Live Nation Q1 Losses Widen

Live Nation posted a $102.7 million, or $1.29 per share, first-quarter loss May 7, which CEO Michael Rapino called “in line with expectations” during the traditionally slow period for concert attendance.

It may have been in line with Rapino’s expectations, but apparently it was not for financial analysts polled by Thomson Reuters that expected a loss of 74 cents per share.

The Q1 loss compares with a loss of $37.2 million, or 50 cents per share, from a year ago, which had been bolstered by 42 cents per share of income from the sale of its North American theatrical business, motor sports division and a business related to producing and selling concert DVDs.

Rapino pointed out that Live Nation continues to divest non-core assets, including the just-announced sale of three Boston venues to another company that happens to be headed up by Don Law, LN’s New England regional president.

Revenue fell 6 percent to $499.3 million, well below analyst exceptions of $561.8 million. In the North American division, revenue dipped 4 percent to $322.2 million, with attendance down 23 percent to 4.2 million compared to last year.

Rapino said that, to date, including sales for U2’s stadium tour and Madonna’s European trek, attendance is closer to 6 million “as of yesterday.”

Live Nation’s international division fared much better, as attendance rose 17 percent to 3 million. However, it didn’t translate into big gains with Rapino citing $48.6 million in negative changes in foreign exchange rates, particularly for the U.K. pound and Swedish Kroner.

With the Q1 report, Live Nation Artists ceases to be a separate division, and its activity will be reported under North America and Global divisions as appropriate, leaving those divisions along with Live Nation Ticketing as the three core units.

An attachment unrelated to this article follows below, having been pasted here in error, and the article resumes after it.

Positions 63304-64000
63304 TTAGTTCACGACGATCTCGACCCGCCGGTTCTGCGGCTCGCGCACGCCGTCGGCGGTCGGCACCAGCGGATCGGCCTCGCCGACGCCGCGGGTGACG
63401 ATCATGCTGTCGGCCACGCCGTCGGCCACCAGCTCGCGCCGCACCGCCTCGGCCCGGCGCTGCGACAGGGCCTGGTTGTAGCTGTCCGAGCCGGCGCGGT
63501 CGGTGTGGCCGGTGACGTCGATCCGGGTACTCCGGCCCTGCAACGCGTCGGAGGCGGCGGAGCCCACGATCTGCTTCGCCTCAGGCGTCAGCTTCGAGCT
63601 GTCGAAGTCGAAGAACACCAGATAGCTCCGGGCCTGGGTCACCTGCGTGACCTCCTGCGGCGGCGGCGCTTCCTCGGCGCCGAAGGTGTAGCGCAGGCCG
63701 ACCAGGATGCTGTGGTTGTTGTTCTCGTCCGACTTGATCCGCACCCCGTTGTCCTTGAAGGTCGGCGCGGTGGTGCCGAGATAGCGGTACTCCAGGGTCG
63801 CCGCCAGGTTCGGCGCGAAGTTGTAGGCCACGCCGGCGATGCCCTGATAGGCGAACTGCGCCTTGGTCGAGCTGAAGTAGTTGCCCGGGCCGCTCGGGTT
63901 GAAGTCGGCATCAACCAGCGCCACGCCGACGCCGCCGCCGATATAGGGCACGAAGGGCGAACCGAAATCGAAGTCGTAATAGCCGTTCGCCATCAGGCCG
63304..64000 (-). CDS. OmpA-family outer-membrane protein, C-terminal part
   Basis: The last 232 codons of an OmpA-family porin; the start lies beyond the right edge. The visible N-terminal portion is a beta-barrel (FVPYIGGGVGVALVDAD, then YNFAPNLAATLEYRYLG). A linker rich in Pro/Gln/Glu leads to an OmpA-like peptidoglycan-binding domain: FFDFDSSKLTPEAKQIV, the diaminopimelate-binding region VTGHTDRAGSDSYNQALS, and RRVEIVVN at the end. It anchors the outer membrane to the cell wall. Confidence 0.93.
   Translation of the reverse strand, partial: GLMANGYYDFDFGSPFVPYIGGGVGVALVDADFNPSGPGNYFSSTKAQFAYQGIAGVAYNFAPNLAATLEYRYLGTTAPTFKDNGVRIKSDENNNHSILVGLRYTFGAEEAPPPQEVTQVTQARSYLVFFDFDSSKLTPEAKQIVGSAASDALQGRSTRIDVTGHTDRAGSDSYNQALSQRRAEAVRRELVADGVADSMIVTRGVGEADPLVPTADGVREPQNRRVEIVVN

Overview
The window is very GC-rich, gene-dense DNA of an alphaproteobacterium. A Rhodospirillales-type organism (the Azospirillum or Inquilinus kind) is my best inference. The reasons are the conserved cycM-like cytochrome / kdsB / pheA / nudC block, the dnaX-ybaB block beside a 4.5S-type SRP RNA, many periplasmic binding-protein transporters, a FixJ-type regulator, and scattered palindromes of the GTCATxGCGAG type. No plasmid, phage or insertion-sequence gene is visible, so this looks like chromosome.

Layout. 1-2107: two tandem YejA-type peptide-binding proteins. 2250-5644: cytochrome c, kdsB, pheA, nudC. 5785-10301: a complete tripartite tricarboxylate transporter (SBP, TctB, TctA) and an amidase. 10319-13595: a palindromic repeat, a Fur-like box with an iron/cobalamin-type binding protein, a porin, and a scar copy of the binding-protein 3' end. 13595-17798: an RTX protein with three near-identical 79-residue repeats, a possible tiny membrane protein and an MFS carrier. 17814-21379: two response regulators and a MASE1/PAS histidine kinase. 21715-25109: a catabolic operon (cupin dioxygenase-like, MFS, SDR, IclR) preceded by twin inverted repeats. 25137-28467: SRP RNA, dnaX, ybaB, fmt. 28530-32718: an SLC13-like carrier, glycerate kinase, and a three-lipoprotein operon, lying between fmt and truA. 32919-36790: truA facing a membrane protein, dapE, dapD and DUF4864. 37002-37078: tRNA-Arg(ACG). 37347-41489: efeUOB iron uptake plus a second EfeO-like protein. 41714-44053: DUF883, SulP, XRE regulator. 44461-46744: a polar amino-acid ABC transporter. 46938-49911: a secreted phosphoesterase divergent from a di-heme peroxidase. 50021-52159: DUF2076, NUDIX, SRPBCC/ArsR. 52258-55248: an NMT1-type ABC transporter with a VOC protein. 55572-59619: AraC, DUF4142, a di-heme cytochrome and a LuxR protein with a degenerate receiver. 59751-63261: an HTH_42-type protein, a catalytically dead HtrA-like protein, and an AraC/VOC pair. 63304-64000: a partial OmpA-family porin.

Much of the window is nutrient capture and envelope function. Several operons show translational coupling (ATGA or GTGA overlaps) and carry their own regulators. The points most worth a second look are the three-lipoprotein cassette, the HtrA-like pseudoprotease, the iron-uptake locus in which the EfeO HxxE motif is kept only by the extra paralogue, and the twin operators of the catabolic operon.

Rapino put his best face forward during an earnings call with investors and analysts, saying first quarter figures are not indicative of what to expect for the year, since it’s traditionally the slowest three months in the number of concerts and attendance.

“We are very optimistic for the full year ahead,” he said, basing his rosy outlook on metrics of new operating income from 2008 investments, increased international ticket sales and an increase in per-head spending by fans, particularly at amphitheatres.

Revenue per fan climbed nearly 6 percent to $66.50. Rapino reported that increasing in-venue spending in North America is a key strategy, with higher margins on food and beverage thanks to last year’s deal with SMG and Aramark.

He said LN plans to tweak offerings by reducing the number of items sold and increasing sales of venues’ most popular items and increasing ancillaries such as souvenir photos and early access packages.

Sponsorship remains a concern with the downward spiral in advertising and spending, Rapino said. The number of Live Nation sponsors dropped 42 percent to 304 from 528, but total sponsorship revenue climbed 17 percent to $21 million and the average per-sponsor revenue more than doubled to $69,000.

Live Nation also reported that as of March it had $696.2 million in deferred revenue – sales for summer concerts and other events that have yet to take place. That’s higher than $560.4 million in the year-ago quarter.

The company sold 4.2 million tickets through a new ticketing platform launched in January after ending a long-term contract last year to sell concert tickets through Ticketmaster, the world’s biggest seller of tickets to concerts and shows.

The end of that agreement looked to cut into at least 15 percent of Ticketmaster’s revenue and put the two companies into fierce competition for ticketing contracts. In February, though, the two parties said they agreed to merge.

Rapino revised somewhat his earlier prediction of the closing date for the proposed merger from the end of the second quarter to as late as year-end. A shareholder vote is expected in late July or early August.

The companies have said they are cooperating with Department of Justice requests for information regarding their proposed merger. Artists have expressed worries that the deal would result in a near-monopoly on ticket sales to big concerts.

The company’s shares fell 6 cents in after-hours trading, after finishing regular trading down 37 cents, or 6.7 percent, at $5.14.